A CABINET meeting earlier today saw approval granted for a funding package that is set to see Clare County Council take over responsibility for Shannon Heritage attractions in the county.
It is understood that the Council will receive €6 million in funding this year. They will also receive a ‘letter of comfort’ promising further support in 2024 and 2025.
Clare County Council are set to discuss the offer in the coming days and are likely to accept it, which would end a long running saga around the future of the sites.
In a statement this afternoon Clare TD Cathal Crowe welcomed the development. “Today the Cabinet met and approved a funding package which will now go to Clare County Council to be ratified.
“This funding package secures the future of the iconic sites in our region including Bunratty Castle and brings certainty to the workers of these sites who, for far too long, have been left wondering what the future had in store for them.
“The government have committed €6m in funding for this year alone and have also, in writing to Clare County Council, outlined how they propose to support these sites in the coming years.
“Before Covid, sites like Bunratty were capable of attracting upwards of 350,000 visitors per annum and my sincere hope is that we will very soon get back to that level again, but this is contingent on resurgent international tourism.”
He expressed confidence in the Council’s capacity to manage the sites effectively. ““Clare County Council have a proven track record of being capable of effectively running tourism sites such as the Cliffs of Moher.
“I am confident that they will excel in managing the Shannon Heritage sites also.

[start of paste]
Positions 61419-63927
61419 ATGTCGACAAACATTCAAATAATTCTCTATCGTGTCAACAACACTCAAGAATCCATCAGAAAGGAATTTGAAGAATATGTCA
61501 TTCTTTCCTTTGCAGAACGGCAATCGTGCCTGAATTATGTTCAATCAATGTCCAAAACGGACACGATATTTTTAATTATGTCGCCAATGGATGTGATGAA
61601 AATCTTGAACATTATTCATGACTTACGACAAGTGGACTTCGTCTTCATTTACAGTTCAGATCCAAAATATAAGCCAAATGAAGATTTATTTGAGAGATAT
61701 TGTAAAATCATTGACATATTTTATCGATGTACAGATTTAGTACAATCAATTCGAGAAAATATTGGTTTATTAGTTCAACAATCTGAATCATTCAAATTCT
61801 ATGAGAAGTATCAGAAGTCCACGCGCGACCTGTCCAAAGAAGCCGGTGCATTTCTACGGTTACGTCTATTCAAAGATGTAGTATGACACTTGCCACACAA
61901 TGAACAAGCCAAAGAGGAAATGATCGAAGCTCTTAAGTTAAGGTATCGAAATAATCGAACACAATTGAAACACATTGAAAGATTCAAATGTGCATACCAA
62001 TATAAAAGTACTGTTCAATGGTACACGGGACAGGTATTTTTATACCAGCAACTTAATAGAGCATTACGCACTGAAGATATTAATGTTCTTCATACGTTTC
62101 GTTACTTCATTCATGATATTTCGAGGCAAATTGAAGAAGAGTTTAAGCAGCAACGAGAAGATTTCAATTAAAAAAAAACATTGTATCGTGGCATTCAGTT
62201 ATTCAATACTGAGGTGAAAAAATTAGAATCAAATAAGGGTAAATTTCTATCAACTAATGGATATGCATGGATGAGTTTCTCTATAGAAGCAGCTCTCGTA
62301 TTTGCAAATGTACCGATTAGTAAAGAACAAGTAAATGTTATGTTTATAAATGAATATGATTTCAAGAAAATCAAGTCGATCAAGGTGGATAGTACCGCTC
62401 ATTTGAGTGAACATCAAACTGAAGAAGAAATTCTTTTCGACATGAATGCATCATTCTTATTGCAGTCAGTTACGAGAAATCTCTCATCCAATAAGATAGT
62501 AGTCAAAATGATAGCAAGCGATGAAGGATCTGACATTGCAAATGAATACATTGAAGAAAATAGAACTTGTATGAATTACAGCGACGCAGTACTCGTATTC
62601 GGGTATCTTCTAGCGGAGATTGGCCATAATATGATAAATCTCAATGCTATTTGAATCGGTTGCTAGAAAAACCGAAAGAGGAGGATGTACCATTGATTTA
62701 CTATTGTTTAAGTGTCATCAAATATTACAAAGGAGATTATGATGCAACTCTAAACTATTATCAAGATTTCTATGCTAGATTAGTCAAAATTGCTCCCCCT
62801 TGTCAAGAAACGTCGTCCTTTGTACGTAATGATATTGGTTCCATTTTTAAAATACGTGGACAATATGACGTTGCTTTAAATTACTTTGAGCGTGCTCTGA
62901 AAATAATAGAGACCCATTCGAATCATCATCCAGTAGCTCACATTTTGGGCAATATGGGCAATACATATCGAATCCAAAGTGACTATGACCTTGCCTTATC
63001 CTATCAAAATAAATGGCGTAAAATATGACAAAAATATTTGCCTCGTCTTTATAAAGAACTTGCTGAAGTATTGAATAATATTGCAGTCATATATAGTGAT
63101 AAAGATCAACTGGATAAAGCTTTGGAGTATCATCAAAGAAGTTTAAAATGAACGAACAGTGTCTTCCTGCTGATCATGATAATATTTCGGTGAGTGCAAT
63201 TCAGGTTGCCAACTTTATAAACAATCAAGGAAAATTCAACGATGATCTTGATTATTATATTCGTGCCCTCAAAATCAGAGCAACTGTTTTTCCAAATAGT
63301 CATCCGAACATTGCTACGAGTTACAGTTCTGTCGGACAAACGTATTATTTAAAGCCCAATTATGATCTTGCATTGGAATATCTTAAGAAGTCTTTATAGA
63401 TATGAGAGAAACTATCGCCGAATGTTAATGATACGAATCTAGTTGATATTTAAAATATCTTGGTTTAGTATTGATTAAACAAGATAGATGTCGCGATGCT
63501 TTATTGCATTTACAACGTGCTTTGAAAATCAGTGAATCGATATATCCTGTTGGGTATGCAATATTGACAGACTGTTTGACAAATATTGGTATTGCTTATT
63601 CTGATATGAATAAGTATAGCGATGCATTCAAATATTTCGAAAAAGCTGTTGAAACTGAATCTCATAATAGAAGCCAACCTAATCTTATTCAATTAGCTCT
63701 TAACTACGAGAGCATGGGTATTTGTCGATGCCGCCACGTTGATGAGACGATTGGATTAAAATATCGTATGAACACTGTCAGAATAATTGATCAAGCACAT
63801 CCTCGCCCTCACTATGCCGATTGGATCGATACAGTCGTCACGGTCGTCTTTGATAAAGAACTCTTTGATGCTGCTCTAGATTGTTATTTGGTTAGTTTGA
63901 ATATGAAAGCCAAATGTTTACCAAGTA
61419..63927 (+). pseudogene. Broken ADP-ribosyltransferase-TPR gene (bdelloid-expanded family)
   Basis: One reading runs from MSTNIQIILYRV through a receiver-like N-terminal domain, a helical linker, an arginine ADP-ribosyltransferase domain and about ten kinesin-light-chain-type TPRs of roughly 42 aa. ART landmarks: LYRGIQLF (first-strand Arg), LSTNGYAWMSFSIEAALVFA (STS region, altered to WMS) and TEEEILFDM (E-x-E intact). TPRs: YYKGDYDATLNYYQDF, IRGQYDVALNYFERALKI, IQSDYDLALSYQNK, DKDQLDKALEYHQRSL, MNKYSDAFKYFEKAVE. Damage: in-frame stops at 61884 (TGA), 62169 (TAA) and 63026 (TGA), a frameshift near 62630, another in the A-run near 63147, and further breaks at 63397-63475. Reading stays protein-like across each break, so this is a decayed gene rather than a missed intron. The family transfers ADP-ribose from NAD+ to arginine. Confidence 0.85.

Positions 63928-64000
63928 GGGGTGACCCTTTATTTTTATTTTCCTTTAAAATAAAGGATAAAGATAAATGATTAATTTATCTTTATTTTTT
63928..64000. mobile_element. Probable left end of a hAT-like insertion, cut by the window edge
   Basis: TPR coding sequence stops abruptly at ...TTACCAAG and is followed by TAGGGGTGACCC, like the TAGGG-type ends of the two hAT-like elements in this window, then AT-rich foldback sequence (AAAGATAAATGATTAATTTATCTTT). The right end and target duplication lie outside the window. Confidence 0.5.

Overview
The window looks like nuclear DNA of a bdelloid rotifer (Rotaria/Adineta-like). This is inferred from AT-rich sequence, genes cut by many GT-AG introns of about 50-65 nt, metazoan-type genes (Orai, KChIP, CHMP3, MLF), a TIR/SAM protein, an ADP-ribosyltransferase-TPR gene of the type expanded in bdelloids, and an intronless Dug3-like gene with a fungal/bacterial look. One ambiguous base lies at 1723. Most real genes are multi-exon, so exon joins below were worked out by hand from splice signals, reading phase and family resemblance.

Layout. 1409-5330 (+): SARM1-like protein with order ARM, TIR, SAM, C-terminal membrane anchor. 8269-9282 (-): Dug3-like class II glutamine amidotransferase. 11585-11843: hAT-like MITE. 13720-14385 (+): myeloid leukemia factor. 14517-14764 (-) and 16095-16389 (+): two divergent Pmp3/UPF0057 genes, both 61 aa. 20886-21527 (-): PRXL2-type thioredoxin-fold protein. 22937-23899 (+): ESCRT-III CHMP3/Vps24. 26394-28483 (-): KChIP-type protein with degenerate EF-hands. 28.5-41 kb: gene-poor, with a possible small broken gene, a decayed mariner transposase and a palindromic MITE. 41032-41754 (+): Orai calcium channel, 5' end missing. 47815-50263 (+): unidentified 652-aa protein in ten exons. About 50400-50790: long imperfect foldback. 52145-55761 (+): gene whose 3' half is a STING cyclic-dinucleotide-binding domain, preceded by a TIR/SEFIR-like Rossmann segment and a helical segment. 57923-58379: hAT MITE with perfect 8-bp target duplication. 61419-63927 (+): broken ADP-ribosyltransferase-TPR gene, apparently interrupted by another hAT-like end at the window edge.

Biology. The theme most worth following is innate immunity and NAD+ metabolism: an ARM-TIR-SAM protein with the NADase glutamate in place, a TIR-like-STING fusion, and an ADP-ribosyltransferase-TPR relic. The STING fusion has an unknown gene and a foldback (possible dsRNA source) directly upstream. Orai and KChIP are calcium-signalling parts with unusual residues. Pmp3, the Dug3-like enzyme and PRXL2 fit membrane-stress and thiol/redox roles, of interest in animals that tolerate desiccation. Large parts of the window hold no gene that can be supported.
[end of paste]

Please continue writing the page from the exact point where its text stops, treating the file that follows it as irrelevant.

“I feel sorry for the workers in all this – the takeover process has been very protracted from their point of view, and I’ve stood with them on each of their protest days and have maintained regular contact with them.
“I think they’ll all now breathe a sigh of relief knowing that their future as employees is certain and that the sites will be funded across the next few years as they continue to recover.”
Senator Timmy Dooley said he was very pleased with the outcome. “Having worked on this for the last two years I’m really pleased that we brought it to finality. I want to recognise the commitment of all the workers who went through an uncertain time and they have stuck with the process. It’s a good day for them.
“I also want to recognise the tenacity of the Council, both the Councillors and the CEO and staff, who at the outset were offered derisory amounts of money. They stayed firm, and working with myself, we have achieved what I think is a very positive outcome. There’s €6 million up front and a very strong commitment from Government that more funding will be available for the maintenance and restoration of the Heritage buildings.”
Senator Dooley said that the Council will see at least €10 million following today’s commitments, but that ultimately the figure could be much higher.
Owen Ryan has been a journalist with the Clare Champion since 2007, having previously worked for a number of other regional titles in Limerick, Galway and Cork.